My life has been so blessed and facing cancer as a four-time survivor has been the biggest blessing in my life! Few other diagnoses strike fear into our hearts as thoroughly as a cancer diagnosis, especially one that has a low survival rate. I was first diagnosed with t-cell non-Hodgkin’s lymphoma in 2000 and given a five percent hope of survival. I was then diagnosed twice with breast cancer and have had a bilateral mastectomy.
The most devastating and fearful diagnosis, though, occurred this past February when I was told that I had pancreatic cancer. Within several weeks, I was undergoing a Whipple procedure which I survived with flying colors. My prognosis is excellent and I did not require either chemotherapy or radiation. With each diagnosis of cancer, I have felt myself immediately placing all of the fear into God’s precious hands.
If I could give any message to someone struggling with the devastating diagnosis of pancreatic cancer, it would be a message of hope. There is always hope and that is what defines us as human beings…the capacity for hope. My personal strongest hope, though, always comes with my faith in God. I believe God has blessed me with each step along the way from the great skill of the first radiologist who read my CT and picked up on so many very subtle indicators of pancreatic cancer. These were immediately recognized and dealt with by the gastroenterologist at the hospital, who quickly referred me to a most gifted surgeon, who I have no doubt literally saved my life! I was guided to an exemplary hospital with excellent nursing staff, which is vital in the outcome of a Whipple procedure.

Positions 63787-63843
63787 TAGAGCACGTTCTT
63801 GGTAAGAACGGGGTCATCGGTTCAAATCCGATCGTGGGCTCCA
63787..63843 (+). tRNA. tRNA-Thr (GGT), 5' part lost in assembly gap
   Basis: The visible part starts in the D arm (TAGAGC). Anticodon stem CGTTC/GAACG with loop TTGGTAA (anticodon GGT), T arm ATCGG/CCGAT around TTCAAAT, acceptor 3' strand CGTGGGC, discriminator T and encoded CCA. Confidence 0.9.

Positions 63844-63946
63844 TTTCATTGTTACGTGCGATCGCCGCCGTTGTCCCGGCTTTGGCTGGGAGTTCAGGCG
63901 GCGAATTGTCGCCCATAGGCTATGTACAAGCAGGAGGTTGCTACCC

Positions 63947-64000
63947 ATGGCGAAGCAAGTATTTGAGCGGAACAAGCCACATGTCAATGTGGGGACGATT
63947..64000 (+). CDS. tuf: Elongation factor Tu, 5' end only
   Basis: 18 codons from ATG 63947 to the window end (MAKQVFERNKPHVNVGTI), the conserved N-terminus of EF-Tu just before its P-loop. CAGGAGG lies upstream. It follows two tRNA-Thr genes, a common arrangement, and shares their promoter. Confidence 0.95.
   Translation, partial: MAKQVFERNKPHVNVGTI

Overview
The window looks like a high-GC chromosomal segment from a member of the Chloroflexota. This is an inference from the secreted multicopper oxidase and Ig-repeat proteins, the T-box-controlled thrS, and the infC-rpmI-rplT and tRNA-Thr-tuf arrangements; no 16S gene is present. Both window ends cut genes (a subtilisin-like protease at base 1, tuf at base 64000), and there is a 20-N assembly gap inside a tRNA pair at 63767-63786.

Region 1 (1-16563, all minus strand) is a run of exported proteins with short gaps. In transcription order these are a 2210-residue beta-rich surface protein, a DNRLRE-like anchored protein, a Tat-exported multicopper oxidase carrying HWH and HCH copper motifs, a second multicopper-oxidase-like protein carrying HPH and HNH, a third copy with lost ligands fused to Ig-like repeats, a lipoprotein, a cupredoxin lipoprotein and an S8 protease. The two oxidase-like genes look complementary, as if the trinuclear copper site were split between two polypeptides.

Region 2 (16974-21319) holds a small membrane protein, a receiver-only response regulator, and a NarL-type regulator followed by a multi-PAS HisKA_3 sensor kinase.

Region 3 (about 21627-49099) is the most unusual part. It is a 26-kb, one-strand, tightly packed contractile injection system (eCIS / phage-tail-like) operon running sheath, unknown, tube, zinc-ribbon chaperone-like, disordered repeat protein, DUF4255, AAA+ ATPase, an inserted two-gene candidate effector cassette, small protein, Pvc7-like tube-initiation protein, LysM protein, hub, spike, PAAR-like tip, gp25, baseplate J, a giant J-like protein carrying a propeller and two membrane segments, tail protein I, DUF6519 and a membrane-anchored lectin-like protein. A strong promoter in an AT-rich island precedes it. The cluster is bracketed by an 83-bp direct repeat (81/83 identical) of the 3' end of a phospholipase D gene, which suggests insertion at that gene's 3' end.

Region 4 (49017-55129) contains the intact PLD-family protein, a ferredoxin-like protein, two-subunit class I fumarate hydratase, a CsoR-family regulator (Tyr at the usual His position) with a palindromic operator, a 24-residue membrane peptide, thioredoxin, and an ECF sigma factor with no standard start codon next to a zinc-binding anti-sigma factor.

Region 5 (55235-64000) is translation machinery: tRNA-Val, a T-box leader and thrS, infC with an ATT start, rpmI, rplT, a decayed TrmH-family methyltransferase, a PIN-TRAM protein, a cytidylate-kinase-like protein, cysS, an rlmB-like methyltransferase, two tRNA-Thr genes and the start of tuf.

I am not saying that a Whipple procedure is anything less than an enormous, life-altering surgery…it is weeks of extremely challenging recovery, sometimes wondering if survival is possible, or even desirable. It tested me from every aspect except one: my faith in God never wavered. We grow as human beings only through struggles and pain. Through these difficult experiences, we grow evermore in faith, patience, trust, empathy and sympathy for others, and true humility. As humans we are very prideful creatures and humility is the hardest grace to achieve. As a truly helpless patient after the surgery, my level of humility was deepened beyond anything I could have imagined and, for this, I will always be grateful. It has made me a better, more graceful, person so how could I have any regrets?
When faced with life’s struggles, the only thing we have control over is our attitude and perspective. Certainly, we have the responsibility to make decisions based on research, common sense, or whatever else we are blessed with, but I believe it is really in God’s hands.
If I can ever offer support to someone struggling with a diagnosis of cancer, it will further bless my life and give me purpose.